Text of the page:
| Cyril Almeida || |
Daily Times and other newspapers received a clarification from Transparency International Pakistan itself, expressing exactly the same opinion on the interpretation of the NCPS 2006. What was Daily Time's reaction? A preposterous editorial suggesting that dark powers were at work to force TI to contradict the findings of it's own survey.
Two questions arise. Why should the TI office in Islamabad rise in defence of the present regime by trying to obfuscate the conclusions of its own survey? More intriguingly, why didn’t any of the other newspapers of Pakistan carry the results of the survey like we did even though they were quick to carry the clarification? Something is clearly rotten somewhere. Did this government lean on the local office of TI to issue a pathetic clarification? Does TI’s head-office know about this and approve of it? Did this government lean on the other papers not to carry the original story because it was so embarrassing?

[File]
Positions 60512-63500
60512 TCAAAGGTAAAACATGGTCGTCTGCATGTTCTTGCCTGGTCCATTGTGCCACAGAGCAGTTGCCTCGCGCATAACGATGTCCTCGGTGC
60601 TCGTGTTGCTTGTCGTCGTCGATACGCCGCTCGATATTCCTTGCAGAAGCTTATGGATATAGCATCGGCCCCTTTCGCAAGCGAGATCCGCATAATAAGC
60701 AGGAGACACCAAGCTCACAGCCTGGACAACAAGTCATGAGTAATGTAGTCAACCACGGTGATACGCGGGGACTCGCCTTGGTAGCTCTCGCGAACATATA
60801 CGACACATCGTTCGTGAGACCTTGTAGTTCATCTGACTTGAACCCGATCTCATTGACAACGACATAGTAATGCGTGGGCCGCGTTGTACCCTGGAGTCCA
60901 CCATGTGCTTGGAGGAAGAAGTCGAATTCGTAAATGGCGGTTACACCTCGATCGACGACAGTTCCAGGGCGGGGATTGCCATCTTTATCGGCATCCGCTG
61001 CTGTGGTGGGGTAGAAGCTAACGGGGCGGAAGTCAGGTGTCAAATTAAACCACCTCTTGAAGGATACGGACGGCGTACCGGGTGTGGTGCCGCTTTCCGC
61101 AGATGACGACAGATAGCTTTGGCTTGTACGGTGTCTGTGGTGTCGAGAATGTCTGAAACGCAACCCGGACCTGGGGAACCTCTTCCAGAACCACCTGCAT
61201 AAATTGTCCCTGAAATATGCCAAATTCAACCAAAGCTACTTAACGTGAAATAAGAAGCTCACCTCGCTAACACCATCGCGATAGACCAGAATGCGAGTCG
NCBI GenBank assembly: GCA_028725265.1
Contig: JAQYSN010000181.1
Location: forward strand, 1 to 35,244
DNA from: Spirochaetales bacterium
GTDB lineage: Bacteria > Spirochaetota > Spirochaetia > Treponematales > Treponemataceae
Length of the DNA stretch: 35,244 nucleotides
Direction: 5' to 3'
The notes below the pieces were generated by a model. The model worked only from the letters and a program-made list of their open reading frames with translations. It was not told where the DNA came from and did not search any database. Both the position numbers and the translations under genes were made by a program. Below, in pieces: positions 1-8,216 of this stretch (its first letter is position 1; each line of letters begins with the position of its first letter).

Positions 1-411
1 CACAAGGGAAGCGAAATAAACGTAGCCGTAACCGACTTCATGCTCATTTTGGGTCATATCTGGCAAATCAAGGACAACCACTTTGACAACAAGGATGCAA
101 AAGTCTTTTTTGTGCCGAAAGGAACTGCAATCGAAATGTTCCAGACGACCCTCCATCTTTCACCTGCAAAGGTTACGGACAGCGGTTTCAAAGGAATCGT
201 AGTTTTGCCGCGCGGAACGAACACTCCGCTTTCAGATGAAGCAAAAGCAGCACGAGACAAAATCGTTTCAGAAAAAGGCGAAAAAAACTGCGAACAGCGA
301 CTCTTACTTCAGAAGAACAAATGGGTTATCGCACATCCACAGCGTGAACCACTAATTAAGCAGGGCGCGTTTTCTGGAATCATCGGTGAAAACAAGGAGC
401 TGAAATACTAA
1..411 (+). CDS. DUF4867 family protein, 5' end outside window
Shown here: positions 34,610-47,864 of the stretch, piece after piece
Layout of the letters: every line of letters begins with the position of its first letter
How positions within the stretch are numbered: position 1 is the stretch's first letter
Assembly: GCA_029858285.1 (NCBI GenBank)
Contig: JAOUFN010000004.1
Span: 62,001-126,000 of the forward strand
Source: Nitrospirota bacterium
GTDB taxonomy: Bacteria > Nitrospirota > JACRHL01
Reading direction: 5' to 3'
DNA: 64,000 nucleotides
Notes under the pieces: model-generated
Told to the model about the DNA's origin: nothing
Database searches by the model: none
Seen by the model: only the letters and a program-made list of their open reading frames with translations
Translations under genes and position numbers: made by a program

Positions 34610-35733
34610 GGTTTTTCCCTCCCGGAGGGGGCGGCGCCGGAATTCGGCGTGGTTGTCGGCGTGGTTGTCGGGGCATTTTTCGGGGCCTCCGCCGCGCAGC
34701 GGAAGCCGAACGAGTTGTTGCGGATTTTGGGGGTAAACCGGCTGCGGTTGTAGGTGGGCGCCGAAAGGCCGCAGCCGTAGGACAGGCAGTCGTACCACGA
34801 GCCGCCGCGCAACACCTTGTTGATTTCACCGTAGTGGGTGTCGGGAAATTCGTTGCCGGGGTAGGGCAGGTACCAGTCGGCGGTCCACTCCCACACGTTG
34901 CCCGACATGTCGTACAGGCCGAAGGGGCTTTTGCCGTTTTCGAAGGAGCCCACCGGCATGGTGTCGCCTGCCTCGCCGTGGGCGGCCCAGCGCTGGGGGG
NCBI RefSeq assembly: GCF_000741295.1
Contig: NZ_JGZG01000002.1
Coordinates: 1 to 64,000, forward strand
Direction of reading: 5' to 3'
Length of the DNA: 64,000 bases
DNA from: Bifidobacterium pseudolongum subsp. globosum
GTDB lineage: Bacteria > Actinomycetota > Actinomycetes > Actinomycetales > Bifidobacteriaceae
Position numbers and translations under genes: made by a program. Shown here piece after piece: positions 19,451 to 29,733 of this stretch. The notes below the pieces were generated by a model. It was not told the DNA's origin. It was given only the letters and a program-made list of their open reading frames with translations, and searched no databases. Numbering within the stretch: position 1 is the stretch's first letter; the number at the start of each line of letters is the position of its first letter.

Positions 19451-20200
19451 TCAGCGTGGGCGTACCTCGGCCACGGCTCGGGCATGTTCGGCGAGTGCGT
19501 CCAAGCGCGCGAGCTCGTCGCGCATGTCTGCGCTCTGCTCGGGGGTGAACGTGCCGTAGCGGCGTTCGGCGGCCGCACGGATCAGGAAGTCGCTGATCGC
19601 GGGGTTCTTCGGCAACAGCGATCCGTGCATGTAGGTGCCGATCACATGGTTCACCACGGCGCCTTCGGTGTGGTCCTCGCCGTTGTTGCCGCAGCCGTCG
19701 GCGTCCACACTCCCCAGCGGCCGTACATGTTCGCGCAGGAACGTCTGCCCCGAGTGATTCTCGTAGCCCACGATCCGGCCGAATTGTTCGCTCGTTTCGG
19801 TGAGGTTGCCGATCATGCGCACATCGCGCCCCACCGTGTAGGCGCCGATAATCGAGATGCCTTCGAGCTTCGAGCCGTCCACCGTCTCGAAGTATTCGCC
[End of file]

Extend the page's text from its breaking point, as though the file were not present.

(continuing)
No, sir. You, the editors of the Daily Times, got it wrong on the first instance, and now are compounding the original error with chutzpah unbecoming of a serious news organisation. Shame on you, Daily Times!
To recapitulate the disputed aspect of the NCPS 2006:
Respondents were asked two separate questions : firstly, of the four civilian governments since the late-80s which was the most corrupt? And secondly, which of the pre- and post- election Musharraf governments has been more corrupt?
So when the Daily Times wrote in its latest editorial "(the statistics) prove one evident comparative fact. On both counts of first and second term, more Pakistanis thought the Musharraf regime to be corrupt than did those for the Bhutto and Sharif governments" the newspaper itself is guilty of obfuscation. Of course, in absolute terms more Pakistanis would think either of the Musharraf governments were more than the four civilian governments. When given four options the statistical spread is likely to be greater than when given only two. The Daily Times has fallen into the age-old trap of comparing oranges and apples.